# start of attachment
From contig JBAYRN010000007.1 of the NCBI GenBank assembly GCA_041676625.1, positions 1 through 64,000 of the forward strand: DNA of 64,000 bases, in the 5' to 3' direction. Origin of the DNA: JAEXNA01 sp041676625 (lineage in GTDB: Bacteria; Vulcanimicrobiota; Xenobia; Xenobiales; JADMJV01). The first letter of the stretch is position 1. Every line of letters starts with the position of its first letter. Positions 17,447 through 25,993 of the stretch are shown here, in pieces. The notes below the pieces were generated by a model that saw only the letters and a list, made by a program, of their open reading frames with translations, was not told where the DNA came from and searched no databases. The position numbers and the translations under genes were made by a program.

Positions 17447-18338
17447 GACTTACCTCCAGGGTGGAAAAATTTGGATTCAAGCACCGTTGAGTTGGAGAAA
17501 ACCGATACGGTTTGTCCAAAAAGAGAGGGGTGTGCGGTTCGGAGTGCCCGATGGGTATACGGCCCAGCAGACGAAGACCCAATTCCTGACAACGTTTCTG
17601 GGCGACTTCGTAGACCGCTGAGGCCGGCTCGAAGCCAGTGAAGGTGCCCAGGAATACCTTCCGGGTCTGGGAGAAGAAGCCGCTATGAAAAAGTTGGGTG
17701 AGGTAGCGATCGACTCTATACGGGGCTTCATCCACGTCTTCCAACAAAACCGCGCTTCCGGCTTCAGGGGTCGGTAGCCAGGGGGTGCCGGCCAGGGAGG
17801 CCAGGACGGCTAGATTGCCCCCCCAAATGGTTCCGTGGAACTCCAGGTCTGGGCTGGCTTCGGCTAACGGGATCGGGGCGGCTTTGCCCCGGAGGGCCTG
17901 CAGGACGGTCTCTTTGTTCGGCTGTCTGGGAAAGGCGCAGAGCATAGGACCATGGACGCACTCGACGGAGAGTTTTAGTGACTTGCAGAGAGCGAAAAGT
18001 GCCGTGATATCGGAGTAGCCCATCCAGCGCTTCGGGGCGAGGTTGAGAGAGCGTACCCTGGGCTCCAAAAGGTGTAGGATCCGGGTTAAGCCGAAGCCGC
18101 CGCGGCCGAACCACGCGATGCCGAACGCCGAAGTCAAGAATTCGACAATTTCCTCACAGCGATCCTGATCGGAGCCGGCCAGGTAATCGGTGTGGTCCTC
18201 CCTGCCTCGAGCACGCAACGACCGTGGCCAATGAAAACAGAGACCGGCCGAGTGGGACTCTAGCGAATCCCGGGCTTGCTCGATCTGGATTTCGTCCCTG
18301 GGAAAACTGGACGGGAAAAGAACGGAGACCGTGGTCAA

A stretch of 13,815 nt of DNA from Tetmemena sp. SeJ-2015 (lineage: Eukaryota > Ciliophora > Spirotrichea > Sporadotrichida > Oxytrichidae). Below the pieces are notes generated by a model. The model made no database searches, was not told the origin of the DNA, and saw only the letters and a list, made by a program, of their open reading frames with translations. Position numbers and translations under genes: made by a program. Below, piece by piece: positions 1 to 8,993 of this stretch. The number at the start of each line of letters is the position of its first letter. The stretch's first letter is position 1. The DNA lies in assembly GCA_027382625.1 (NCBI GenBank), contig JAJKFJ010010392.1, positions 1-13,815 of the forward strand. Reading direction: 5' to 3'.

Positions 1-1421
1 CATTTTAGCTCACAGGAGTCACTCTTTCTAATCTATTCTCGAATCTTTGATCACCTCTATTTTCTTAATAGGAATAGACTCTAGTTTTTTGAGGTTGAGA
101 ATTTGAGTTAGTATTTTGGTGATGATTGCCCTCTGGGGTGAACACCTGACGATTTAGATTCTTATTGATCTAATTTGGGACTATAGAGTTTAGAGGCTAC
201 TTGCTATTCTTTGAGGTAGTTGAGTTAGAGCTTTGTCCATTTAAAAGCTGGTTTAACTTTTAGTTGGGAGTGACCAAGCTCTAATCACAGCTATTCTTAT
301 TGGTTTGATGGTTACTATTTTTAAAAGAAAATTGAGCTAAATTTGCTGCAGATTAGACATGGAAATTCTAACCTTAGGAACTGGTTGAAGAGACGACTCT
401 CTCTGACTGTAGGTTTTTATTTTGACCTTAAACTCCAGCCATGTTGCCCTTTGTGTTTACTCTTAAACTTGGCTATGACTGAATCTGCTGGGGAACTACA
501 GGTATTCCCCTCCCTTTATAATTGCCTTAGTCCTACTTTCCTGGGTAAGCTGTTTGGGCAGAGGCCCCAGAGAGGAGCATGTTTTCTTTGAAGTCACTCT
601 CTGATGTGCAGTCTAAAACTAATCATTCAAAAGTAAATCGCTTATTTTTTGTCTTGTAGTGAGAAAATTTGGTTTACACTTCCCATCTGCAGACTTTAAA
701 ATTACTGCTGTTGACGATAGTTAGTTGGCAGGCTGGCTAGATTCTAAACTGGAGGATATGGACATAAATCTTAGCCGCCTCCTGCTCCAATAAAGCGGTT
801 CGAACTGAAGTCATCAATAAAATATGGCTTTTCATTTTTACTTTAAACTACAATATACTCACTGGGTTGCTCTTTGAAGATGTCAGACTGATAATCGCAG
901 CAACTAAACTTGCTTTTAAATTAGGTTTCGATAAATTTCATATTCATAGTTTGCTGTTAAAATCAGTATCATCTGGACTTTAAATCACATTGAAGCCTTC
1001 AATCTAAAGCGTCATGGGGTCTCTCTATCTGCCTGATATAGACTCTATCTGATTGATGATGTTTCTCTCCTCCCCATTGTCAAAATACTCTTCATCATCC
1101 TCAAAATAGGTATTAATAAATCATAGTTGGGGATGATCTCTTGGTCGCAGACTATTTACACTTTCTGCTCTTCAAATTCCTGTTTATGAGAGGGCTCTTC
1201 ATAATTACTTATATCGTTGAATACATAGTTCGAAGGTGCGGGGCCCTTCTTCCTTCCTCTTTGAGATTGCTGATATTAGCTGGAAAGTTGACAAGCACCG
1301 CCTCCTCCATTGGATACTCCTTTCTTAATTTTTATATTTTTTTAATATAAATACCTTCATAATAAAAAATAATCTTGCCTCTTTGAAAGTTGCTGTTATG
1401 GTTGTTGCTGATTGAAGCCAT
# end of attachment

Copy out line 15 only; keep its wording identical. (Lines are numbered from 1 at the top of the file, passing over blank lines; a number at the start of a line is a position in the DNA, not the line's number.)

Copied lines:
1 CATTTTAGCTCACAGGAGTCACTCTTTCTAATCTATTCTCGAATCTTTGATCACCTCTATTTTCTTAATAGGAATAGACTCTAGTTTTTTGAGGTTGAGA